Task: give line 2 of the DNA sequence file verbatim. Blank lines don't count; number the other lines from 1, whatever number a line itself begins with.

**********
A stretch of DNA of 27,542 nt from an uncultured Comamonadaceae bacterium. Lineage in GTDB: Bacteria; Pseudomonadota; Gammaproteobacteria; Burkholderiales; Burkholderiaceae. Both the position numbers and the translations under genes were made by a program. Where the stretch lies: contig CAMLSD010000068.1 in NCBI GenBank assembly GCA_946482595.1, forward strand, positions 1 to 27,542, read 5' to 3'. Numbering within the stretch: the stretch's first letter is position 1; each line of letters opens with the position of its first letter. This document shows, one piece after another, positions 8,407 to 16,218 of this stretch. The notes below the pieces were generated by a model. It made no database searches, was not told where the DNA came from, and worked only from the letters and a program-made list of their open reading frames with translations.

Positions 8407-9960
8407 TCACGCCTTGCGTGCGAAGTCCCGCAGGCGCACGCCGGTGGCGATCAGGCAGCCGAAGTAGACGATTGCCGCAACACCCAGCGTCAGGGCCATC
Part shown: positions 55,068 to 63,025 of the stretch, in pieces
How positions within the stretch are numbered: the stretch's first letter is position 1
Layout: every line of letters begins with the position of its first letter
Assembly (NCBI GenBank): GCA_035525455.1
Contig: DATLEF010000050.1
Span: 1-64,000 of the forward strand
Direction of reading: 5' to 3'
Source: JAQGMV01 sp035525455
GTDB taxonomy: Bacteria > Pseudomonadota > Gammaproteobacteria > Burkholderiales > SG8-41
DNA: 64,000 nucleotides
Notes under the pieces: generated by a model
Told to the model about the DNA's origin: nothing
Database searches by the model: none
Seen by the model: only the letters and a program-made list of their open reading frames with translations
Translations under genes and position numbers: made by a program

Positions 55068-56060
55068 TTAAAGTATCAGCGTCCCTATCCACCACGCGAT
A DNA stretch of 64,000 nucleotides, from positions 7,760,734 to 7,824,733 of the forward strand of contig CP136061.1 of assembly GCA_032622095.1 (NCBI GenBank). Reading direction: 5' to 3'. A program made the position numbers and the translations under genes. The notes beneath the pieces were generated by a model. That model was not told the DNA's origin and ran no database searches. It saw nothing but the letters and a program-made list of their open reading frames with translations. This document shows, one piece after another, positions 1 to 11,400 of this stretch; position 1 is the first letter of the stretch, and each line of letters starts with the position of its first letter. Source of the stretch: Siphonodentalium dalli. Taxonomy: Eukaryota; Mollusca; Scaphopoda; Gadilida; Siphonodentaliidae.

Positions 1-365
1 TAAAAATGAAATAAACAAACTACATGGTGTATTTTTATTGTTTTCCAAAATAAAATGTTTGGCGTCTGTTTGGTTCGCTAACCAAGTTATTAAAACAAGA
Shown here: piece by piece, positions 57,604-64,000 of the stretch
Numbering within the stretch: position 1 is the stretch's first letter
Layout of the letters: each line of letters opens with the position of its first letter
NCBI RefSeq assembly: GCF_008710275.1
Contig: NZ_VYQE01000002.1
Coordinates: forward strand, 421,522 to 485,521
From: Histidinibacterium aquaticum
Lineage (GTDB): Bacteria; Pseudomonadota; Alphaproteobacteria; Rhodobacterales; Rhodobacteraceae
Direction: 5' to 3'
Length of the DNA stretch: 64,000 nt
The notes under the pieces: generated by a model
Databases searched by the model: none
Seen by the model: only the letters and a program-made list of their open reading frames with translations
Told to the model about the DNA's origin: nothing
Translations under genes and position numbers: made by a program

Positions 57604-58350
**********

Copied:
Positions 8407-9960